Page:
Submissive urination in dogs

Thanks to an article by Dave Barry, we refer to Submissive Urination as the “Wee Wee of Joy” in the Mielziner home. You’ve probably encountered it at some time. Coming home, your dog approaches, tail wagging furiously, submissive posture and suddenly, your shoes feel warm and wet. Oh, Boy…you’ve been spritzed by the Wee Wee of Joy.

Submissive Urination is one of the top ten behavior problems reported by dog owners and is often the reason dogs are surrendered to shelters and rescue groups. It is reported so often as a housetraining problem that it’s a good idea to first determine if it is actually the Wee Wee of Joy. It is not a lack of housetraining. That little squirt of urine is actually an offer of appeasement. The dog is trying to communicate that, “Hey, it’s your world, please don’t hurt me during the greeting.”

While some dogs never let loose at all, Submissive Urination is almost a given in some breeds, such as Old English Sheepdogs. Certain people have a stronger stimulus package to a dog and hence, find their shoes soaked more frequently. The Wee Wee of Joy happens most often on greeting, but can happen in any encounter. It usually decreases on it’s own by age two, but if not, help can still be sought and a good outcome is possible.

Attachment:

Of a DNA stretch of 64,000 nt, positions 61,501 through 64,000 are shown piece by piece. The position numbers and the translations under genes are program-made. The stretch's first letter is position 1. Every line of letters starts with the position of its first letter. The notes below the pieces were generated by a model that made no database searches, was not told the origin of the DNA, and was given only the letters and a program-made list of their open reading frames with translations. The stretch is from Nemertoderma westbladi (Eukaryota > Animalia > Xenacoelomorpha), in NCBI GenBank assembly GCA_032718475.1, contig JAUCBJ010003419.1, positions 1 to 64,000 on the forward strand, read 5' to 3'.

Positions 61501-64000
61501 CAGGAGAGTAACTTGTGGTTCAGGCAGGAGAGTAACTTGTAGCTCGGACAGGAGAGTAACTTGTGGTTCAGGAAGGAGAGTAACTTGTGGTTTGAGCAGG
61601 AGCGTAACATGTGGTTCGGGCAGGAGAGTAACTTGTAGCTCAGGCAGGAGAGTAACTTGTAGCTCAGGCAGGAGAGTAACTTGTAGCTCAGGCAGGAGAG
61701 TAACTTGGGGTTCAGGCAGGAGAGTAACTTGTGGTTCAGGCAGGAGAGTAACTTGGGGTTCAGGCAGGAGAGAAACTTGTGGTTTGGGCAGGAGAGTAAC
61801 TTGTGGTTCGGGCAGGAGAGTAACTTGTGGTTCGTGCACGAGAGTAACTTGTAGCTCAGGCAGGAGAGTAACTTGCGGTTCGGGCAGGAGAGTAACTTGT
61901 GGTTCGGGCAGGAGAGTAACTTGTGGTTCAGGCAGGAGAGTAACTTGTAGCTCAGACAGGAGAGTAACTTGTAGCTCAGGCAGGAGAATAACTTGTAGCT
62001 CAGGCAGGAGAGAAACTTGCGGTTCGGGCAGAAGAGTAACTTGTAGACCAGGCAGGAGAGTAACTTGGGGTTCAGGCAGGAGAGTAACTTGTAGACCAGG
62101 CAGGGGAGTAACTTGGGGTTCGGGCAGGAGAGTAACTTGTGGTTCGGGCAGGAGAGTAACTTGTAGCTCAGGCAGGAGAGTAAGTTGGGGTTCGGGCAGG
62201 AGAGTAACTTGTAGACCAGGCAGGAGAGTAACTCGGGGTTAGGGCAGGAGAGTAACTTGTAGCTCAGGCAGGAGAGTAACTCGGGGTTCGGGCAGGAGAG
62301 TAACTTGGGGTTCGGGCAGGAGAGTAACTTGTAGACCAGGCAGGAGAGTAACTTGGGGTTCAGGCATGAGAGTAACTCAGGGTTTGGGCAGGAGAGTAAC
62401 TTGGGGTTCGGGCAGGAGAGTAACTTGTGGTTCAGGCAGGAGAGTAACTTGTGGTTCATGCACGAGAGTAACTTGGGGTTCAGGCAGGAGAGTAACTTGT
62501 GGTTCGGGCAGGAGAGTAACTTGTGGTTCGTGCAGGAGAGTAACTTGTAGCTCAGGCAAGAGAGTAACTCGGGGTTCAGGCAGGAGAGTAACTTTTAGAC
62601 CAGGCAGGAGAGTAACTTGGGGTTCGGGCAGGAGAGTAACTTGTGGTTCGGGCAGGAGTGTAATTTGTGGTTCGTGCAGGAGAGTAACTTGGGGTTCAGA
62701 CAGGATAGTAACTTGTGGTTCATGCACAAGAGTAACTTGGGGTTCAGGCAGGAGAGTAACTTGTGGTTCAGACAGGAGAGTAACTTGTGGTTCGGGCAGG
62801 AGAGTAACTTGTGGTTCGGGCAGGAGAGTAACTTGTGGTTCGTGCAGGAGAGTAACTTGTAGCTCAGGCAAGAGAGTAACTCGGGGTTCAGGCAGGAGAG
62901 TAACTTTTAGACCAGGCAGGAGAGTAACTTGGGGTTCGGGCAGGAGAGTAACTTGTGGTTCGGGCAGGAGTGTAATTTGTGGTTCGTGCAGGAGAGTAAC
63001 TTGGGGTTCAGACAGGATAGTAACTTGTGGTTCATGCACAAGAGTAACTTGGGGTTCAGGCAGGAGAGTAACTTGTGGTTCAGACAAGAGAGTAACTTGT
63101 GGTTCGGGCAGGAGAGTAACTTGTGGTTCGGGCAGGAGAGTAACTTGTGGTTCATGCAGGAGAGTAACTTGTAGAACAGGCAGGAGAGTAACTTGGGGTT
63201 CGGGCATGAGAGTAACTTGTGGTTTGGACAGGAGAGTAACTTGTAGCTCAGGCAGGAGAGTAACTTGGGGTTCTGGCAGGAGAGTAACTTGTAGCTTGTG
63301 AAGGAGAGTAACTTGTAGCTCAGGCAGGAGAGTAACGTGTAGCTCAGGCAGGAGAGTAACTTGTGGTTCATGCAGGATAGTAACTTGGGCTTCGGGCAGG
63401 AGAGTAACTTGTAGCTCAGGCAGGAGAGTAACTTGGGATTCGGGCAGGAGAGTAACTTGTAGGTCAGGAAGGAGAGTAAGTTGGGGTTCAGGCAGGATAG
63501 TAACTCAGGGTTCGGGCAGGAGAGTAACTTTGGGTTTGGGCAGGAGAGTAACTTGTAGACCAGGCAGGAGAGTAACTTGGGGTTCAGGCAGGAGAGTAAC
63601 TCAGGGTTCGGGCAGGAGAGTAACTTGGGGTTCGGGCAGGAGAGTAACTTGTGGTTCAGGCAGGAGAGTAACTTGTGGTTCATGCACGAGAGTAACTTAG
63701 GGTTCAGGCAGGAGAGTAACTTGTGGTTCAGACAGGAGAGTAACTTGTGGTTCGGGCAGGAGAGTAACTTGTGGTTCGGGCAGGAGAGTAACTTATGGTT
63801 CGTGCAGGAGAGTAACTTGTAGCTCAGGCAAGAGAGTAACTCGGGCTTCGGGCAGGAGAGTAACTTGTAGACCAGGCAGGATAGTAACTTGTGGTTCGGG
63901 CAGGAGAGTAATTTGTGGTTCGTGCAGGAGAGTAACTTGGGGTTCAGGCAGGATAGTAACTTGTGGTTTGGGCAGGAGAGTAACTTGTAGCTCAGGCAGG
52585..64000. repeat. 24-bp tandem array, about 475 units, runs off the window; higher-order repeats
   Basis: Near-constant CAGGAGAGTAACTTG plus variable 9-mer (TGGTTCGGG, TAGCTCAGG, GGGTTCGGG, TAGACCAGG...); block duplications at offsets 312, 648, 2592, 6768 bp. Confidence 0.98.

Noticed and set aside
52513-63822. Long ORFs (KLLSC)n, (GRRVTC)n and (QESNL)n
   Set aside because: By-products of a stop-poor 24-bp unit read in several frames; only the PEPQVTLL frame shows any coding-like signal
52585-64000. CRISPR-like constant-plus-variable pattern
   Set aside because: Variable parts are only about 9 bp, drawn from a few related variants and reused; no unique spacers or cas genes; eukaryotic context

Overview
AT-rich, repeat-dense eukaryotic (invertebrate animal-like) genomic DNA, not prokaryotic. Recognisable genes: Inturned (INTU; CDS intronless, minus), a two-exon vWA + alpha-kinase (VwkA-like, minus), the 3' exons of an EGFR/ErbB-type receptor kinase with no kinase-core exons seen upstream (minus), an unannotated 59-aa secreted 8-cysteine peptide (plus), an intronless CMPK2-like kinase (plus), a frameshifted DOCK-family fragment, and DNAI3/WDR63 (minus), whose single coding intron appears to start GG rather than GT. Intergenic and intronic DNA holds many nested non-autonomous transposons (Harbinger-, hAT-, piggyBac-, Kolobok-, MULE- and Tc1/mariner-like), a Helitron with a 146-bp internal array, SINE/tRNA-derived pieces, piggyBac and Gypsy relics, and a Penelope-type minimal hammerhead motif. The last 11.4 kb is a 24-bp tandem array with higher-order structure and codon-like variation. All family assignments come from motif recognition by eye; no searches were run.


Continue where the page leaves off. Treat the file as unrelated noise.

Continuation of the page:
What to do about the Wee Wee of Joy? First, NEVER punish it. Remember, the dog is programmed by nature to communicate like a dog, not a human. He has no control over this behavior and even shrieking, “Eeeewww, that’s so gross!” just makes it worse.

Often, owners are so frustrated by this behavior that by the time they report it to a behaviorist, great damage has already been done to the human animal bond. The owner has reacted in anger and the dog has lost confidence that the owner can be appeased and is now quite anxious on greetings. All members of the family must understand that punishment of any kind is counterproductive.

Managing the Wee Wee of Joy during retraining is crucial to outcome. Sometimes working around the problem is all that is needed. Provide owners a reasonable alternative by quietly bringing the dog outside before greeting. A handy leash kept near the door or in a purse can be used for this purpose. Ignore the dog, keep body language neutral and quietly snap on the lead and take the little squirter out. A few inexpensive, washable throw rugs can be placed near the door. Wait until the bladder is flatter to do the Mommy’s Home! routine. Quietly go about cleaning up the spills without complaints that the dog will only interpret as more reason to appease the alpha with more and bigger puddles.

Obedience and/or agility training are great to increase confidence in the dog as well as teach the owner to more effectively communicate with the dog. Well-trained dogs are usually more confident in social situations and see less need for appeasement. Remember, aversive techniques will only increase the anxiety and paper towel bill.

Exposing the dog to many new situations and people will also increase confidence. Make sure that these are positive encounters by asking the people to give your dog a small treat. Have the volunteers hold a neutral body posture, don’t make eye contact and speak quietly.

Good luck and may you need no more paper towels for The Wee Wee of Joy. Thanks, Dave.

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